Plans to launch a new global golf tour in 2022 to attract the world’s elite players have resurfaced after a company calling itself the World Golf Group Ltd issued a statement to the media on Friday (January 24).
Rumours of the World Golf Group’s ambitions to create a new global series of big money tournaments – called the Premier Golf League – have been doing the rounds on the professional circuit for several years, with a number player management companies approached about the idea of an 18-tournament schedule for the world’s top players back in 2014, and again in 2018, but the trail ran cold, until now.
A statement released on behalf of Premier Golf League Limited (PGL) on January 24 said: “There has been significant speculation relating to our plans to launch ‘The League’, a new professional golf format that will be comprised of 18 events per season. While we do not wish to comment further at this time, we would like to say that it is our intention to work with, rather than challenge, existing tours for the betterment of golf as a sport, pastime and media property, and we have partnered with the Raine Group to help make this vision a reality. We appreciate the interest and look forward to providing everyone with further details.”
A further statement from PGL continued: “If you want the world to watch, you have to showcase your best product, week-in-week-out. Golf doesn’t do that currently. If you had the chance to start again you wouldn’t create professional golf as it exists today. The league is that chance. We believe we’ll succeed because the league is what fans, sponsors and broadcasters want — and the best players deserve. It will revitalise the sport for this and future generations.”
According to an article published in The Telegraph on January 25, the Raine Group describes itself as an ‘integrated merchant bank advising and investing in high growth sectors of technology, media and telecom’, and among other sporting interests, is connected with the Ultimate Fighting Championship and US baseball team the LA Dodgers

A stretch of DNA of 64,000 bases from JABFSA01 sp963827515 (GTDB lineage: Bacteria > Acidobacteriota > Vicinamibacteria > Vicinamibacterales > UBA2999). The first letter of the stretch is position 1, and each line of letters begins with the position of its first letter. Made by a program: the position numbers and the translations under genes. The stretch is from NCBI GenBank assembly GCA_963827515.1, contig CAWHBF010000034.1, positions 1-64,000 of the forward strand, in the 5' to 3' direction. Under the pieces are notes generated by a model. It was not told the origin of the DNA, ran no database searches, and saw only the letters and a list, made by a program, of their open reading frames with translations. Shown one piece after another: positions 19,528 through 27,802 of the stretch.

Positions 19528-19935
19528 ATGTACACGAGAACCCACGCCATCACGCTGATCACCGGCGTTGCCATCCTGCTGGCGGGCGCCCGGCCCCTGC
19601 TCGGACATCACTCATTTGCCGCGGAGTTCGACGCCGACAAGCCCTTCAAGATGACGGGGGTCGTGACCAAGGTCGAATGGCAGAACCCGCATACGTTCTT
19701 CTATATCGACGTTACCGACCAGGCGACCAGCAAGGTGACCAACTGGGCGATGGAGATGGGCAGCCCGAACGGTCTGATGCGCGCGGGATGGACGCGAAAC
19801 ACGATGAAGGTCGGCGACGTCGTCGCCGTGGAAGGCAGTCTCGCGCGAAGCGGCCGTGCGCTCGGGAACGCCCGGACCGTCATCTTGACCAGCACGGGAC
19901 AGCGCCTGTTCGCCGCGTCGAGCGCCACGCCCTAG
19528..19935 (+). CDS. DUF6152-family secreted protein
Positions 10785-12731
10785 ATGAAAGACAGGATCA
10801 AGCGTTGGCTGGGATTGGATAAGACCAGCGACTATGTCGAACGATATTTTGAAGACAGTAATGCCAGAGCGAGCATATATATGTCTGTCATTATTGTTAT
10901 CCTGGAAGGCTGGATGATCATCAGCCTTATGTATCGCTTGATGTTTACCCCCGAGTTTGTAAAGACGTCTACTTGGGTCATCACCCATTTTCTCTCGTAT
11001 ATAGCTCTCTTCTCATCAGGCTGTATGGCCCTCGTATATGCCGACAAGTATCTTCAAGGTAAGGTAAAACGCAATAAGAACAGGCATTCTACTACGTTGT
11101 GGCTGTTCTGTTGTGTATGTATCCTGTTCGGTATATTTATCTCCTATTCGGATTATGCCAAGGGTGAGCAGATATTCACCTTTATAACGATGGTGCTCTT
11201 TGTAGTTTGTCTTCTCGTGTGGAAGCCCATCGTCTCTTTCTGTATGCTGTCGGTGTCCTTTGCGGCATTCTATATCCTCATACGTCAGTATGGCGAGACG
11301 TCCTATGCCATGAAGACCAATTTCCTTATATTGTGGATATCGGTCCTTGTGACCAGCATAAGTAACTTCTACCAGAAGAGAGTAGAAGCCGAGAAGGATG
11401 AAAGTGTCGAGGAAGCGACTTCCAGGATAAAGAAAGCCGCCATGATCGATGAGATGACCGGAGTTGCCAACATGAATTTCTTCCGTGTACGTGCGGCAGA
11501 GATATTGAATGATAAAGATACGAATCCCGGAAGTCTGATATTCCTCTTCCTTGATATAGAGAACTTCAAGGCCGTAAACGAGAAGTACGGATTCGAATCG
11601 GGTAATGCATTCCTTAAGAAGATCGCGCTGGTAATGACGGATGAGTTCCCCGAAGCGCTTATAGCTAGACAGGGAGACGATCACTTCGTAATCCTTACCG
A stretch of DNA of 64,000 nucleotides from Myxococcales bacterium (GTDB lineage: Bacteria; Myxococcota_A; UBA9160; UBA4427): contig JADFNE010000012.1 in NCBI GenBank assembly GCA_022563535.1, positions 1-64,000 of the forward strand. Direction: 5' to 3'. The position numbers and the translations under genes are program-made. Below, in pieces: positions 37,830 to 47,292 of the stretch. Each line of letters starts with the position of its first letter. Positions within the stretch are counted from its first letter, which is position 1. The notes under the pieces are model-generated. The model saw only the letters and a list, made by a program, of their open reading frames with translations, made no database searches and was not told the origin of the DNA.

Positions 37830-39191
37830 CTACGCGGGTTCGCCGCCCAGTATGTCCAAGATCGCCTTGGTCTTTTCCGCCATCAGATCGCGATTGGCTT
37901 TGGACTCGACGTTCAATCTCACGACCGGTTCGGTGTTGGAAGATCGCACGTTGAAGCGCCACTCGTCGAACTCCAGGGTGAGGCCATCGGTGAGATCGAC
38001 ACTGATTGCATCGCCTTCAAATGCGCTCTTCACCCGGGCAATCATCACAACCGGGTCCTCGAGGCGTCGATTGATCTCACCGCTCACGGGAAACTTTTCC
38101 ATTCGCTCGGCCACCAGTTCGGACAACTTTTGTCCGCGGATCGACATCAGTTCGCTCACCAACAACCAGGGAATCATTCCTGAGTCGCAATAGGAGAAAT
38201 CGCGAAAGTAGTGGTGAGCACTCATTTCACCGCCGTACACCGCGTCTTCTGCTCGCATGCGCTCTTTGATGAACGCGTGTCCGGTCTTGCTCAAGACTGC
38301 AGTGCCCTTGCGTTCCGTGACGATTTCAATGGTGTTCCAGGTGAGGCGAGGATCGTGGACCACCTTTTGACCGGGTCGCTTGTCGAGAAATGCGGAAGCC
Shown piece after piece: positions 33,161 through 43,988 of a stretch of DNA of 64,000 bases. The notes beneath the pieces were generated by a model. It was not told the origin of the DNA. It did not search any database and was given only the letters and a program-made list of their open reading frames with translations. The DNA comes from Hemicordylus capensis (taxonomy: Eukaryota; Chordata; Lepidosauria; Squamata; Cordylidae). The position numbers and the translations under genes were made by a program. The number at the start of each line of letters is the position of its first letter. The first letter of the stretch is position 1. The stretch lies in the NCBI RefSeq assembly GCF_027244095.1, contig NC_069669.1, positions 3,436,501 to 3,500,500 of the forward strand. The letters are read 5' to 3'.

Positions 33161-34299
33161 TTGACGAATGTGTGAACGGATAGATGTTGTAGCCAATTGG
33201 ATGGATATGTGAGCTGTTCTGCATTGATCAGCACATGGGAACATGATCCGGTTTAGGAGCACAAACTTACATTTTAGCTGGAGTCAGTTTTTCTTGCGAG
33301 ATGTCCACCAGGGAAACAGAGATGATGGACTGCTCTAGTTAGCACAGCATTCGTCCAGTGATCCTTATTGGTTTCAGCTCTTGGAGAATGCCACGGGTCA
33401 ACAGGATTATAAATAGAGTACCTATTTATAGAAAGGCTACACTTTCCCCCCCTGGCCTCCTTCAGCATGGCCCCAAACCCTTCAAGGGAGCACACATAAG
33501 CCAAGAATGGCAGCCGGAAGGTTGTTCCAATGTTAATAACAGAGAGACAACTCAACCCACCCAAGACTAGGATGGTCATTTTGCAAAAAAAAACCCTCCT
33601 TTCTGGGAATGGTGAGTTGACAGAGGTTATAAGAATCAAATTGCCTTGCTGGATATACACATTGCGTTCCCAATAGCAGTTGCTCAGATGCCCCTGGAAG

According to a report in the Scotsman newspaper, under the World Golf Group’s proposals, 48 players would compete in 18 tournaments, each over 54 holes, in an eight-month season from January to September, for a total prize fund of $240 million with no cut and an individual and team league format. The weekly individual winner would claim $2m of the $10m purse, the overall individual champion will receive a $10m bonus and there will be a $40m team prize fund, with $14m split between the winning four-man team.
The issue of the Premier Golf League was discussed at last week’s PGA Tour player meeting at the Farmers Insurance Open, where PGA Tour commissioner Jay Monahan spoke to players about the pitfalls of the concept, suggesting that anyone who signs up for the tour will no longer be welcome on the PGA Tour. He said: “If the Team Golf Concept or another iteration of this structure becomes a reality in 2022 or at any time before or after, our members will have to decide whether they want to continue to be a member of the PGA Tour or play on a new series.”
The European Tour has not issued a formal statement on the matter, but when asked by the Press Association about the prospect of a rival tour, chief executive Keith Pelley replied: “I think they’ve been trying to move forward for eight years, but I can’t comment on other tours, and certainly one that is not real.”
Ernie Els, who turned down an approach from Greg Norman, who was planning a similar world tour concept in the mid-1990s which failed to get off the ground, said: “There’s a lot of really great positives about it, but they’re going to have to figure out how they work with the existing tours. If the players support it, then it’s a done deal because that’s where television will go and the fans will follow. So it’s really up to the existing top world players.”
Few of the current crop of top players have spoken publicly about the proposals, although Rory McIlroy, who was competing at last week’s Farmers Insurance Open, told reporters, “Those guys [the World Golf Group] approached me at the end of 2014. I love the PGA Tour, but the way golf at the highest level is nowadays, and how it’s sort of transitioned from a competition tour to entertainment, makes it a very different time than what it was before. So it might be the catalyst for something a little bit different out here, who knows?”